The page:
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Architect Belinda George discusses her award winning home

Article by Home Magazine

Overlooking Mahurangi Inlet sits Belinda George’s minimalist and rustic home. She chats about the design process and what it was like to be her own client

Q&A with architect Belinda George

How was designing your own home different from designing for clients?
It’s so personal. When working for other people, I endeavour to get some of their personality into my buildings. You’re always thinking about what they’re going to respond to; what’s going to make their soul sing in this house? What are they going to look at when they wake up and go ‘yes’. You know that thing in yourself, so it’s easier. As a piece of architecture, this house possibly stands apart slightly because it’s my own and David’s; a collaboration between the two of us.

Are there aspects of the design that you’d repeat for clients, or is it too personal to apply elsewhere?
There are aspects of planning that really work for family life that I would carry through to other jobs. When you design a place for someone else you don’t have the luxury of experiencing the spaces and their relationships to each other. I love the ‘separate but together’ feel of the planning, especially for teenage kids. Also, I’ve enjoyed the changing ways of moving around the house with each season, something I would like to use again.

As an architect, what did you learn about designing this home?
Take time, if possible. If you can take joy in the process and every little accomplishment, it’s going to be a more fulfilling process.

With a lot of space to work with, how did you position the buildings in relation to each other?
If there was any external driver of positioning, it was always back toward what the site was doing. It’s an intuitive process not governed by symmetry, so you have more freedom. Up by Langs Beach there’s a farmyard you look down on and see a cow shed, hay shed and tractor barn. I looked at that and thought ‘That’s it!’. They’re randomly placed but work as a whole because they’re clustered together and there’s a necessity to each building.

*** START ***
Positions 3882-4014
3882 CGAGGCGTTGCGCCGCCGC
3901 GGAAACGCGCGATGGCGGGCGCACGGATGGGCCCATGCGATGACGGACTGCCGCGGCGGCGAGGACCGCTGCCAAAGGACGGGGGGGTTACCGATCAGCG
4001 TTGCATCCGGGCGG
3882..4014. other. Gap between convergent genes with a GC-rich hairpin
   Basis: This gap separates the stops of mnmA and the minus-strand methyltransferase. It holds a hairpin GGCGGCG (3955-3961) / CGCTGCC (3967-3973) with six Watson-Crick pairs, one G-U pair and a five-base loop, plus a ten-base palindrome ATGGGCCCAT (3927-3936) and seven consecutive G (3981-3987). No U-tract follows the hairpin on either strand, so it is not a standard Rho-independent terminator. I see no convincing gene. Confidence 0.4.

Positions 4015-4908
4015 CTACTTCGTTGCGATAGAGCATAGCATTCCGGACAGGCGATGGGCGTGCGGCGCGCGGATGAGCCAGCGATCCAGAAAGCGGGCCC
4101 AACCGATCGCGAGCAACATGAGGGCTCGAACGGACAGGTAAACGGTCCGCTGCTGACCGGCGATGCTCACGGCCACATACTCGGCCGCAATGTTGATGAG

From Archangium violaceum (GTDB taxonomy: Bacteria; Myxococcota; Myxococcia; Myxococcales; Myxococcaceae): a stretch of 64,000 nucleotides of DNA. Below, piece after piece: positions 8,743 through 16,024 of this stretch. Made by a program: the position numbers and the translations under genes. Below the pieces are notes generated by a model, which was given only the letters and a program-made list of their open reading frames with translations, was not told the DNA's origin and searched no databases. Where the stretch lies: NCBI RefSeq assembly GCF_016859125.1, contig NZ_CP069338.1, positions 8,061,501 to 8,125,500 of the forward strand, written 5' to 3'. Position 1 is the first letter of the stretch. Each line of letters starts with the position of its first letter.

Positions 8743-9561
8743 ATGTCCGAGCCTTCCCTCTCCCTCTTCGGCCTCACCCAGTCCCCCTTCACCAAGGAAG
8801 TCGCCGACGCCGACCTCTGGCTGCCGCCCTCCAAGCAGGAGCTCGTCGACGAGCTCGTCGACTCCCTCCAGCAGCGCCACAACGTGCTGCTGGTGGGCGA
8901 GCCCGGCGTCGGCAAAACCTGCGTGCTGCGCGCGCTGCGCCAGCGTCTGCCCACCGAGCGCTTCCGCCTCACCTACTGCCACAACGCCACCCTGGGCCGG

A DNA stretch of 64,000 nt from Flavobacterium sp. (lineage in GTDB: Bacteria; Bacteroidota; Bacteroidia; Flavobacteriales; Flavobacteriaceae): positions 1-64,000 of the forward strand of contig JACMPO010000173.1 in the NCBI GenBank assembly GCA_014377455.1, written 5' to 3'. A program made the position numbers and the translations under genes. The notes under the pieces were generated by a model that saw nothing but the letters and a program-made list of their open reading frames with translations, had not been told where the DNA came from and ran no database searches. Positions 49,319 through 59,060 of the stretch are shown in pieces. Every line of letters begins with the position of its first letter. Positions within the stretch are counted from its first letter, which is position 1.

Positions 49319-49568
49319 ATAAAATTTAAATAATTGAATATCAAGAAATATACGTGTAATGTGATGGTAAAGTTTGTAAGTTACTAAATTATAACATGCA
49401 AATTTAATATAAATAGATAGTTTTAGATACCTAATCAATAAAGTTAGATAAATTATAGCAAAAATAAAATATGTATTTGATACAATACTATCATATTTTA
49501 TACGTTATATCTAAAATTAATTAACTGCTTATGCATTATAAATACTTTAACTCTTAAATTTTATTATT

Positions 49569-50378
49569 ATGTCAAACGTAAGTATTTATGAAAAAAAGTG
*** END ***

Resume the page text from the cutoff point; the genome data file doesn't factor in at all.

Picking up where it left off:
Words by: Henry Oliver. Photography by: Simon Devitt.

Overlooking Mahurangi Inlet sits Belinda George’s minimalist and rustic home. She chats about the design process and what it was like to be her own client

Q&A with architect Belinda George

How was designing your own home different from designing for clients?
It’s so personal. When working for other people, I endeavour to get some of their personality into my buildings. You’re always thinking about what they’re going to respond to; what’s going to make their soul sing in this house? What are they going to look at when they wake up and go ‘yes’. You know that thing in yourself, so it’s easier. As a piece of architecture, this house possibly stands apart slightly because it’s my own and David’s; a collaboration between the two of us.

Are there aspects of the design that you’d repeat for clients, or is it too personal to apply elsewhere?
There are aspects of planning that really work for family life that I would carry through to other jobs. When you design a place for someone else you don’t have the luxury of experiencing the spaces and their relationships to each other. I love the ‘separate but together’ feel of the planning, especially for teenage kids. Also, I’ve enjoyed the changing ways of moving around the house with each season, something I would like to use again.

As an architect, what did you learn about designing this home?
Take time, if possible. If you can take joy in the process and every little accomplishment, it’s going to be a more fulfilling process.

With a lot of space to work with, how did you position the buildings in relation to each other?
If there was any external driver of positioning, it was always back toward what the site was doing. It’s an intuitive process not governed by symmetry, so you have more freedom. Up by Langs Beach there’s a farmyard you look down on and see a cow shed, hay shed and tractor barn. I looked at that and thought ‘That’s it!’. They’re randomly placed but work as a whole because they’re clustered together and there’s a necessity to each building.

 

Words by: Henry Oliver. Photography by: Simon Devitt.

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